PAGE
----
Penn denies hunting club official recognition; free speech organization calls fowl
A legal foundation wrote the University of Pennsylvania after the school refused to let the hunting club gain official recognition.
The school cited COVID-19 guidelines as cause for not addressing the club application, but other sport-based organizations have continued to operate on a virtual basis.
The Foundation for Individual Rights in Education wrote the University of Pennsylvania after the school refused to let the hunting club gain official recognition.
According to a FIRE press release, Penn students formed the Hunting, Archery, and Shooting Club in March of 2020 to “promote sustainable conservation, marksmanship, and ethical hunting practices through education and training.” The club’s application has not been addressed by the university in over a year, even as other campus groups gain recognition.
The lack of approval stops the club from fundraising and recruiting.
According to a January 7 email from Penn Associate Director of Student Affairs Rodney Robinson to the student organizers, the university is not approving the club “due to the severe disruption in university operations caused by the global pandemic.”
[RELATED: Penn requires all sophomores to shell out for expensive dining plan – whether they need it or not]
In response, FIRE wrote to Penn on February 3 to point out that there existed concerns “about the state of free speech and freedom of association at the University of Pennsylvania” in light of the club’s denial.
“Penn’s refusal to register the Hunting, Archery, and Shooting Club until the resumption of normal, in-person campus operations imposes substantial burdens on the student organization’s ability to access resources provided to other similarly-situated groups,” reads the letter. “These burdens are not justifiable under the circumstances.”
After the university again stated that it was “working hard” to keep the campus safe, a second letter sent on March 17 by FIRE noted that “although a group interested in sports would, of course, want to actually engage in these activities, an organization formed around a particular hobby may bide its time during the pandemic by engaging in other activities related to their interest, including discussing their hobbies, hosting virtual trainings or educational events, and working to recruit prospective members in anticipation of the lift of restrictions.”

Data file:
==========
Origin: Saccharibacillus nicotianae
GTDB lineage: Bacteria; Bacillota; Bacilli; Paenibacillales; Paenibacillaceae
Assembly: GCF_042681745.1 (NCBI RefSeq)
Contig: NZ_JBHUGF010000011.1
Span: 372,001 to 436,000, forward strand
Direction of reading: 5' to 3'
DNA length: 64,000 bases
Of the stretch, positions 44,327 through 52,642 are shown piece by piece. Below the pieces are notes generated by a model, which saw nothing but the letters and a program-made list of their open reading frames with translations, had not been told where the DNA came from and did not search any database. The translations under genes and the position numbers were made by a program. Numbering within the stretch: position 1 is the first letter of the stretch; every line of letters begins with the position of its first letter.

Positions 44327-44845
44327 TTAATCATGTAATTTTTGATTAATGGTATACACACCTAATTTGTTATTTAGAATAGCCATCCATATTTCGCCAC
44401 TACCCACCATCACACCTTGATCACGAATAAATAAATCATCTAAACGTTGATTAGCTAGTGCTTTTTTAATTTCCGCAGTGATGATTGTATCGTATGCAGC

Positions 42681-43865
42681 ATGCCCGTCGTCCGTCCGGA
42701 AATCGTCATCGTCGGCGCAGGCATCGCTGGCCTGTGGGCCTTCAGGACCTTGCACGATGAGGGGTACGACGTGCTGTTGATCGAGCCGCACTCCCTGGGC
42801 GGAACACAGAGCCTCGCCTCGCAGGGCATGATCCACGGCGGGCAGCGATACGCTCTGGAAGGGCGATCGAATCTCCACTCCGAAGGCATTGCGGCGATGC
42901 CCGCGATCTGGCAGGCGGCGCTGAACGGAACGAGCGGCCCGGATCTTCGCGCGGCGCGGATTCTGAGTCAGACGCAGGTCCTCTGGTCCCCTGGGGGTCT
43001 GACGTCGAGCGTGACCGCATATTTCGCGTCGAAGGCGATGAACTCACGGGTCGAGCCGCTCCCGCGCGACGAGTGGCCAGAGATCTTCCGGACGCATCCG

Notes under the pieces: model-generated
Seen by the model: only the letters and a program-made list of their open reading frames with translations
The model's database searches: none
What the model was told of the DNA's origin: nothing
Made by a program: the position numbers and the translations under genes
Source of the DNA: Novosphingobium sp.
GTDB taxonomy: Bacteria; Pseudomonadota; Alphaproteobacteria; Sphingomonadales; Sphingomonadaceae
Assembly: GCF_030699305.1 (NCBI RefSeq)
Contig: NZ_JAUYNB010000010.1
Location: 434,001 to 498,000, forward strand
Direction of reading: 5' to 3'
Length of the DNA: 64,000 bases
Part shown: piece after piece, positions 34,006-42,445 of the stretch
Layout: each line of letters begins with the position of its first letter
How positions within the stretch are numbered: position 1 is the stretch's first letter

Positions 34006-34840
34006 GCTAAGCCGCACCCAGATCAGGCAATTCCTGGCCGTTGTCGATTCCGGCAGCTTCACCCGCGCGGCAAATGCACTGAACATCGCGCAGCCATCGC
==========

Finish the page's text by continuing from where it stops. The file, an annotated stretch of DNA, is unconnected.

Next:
[RELATED: Law prof says he was forced to undergo lengthy mental examination & drug test after exam question caused students ‘distress’]
Affirming the group’s intention to abide by all COVID-19 guidelines, the letter added that “Penn’s refusal to register this group stands in contrast to its continued registration of more than 750 student groups, many of which are dedicated to in-person activities that, if conducted, would also violate university COVID-19 protocols.”
“We will not let this evasive response stand when students’ rights are at stake,” said FIRE senior program officer Zach Greenberg in the group’s press release. “Today’s letter demands that Penn align its actions with its commitment to free expression and association. By engaging in viewpoint discrimination and delaying the club’s approval process, Penn is shooting itself in the foot.”
Campus Reform reached out to the University of Pennsylvania, FIRE, and the student leadership for comment; this article will be updated accordingly.
Follow the author of this article on Twitter: @BenZeisloft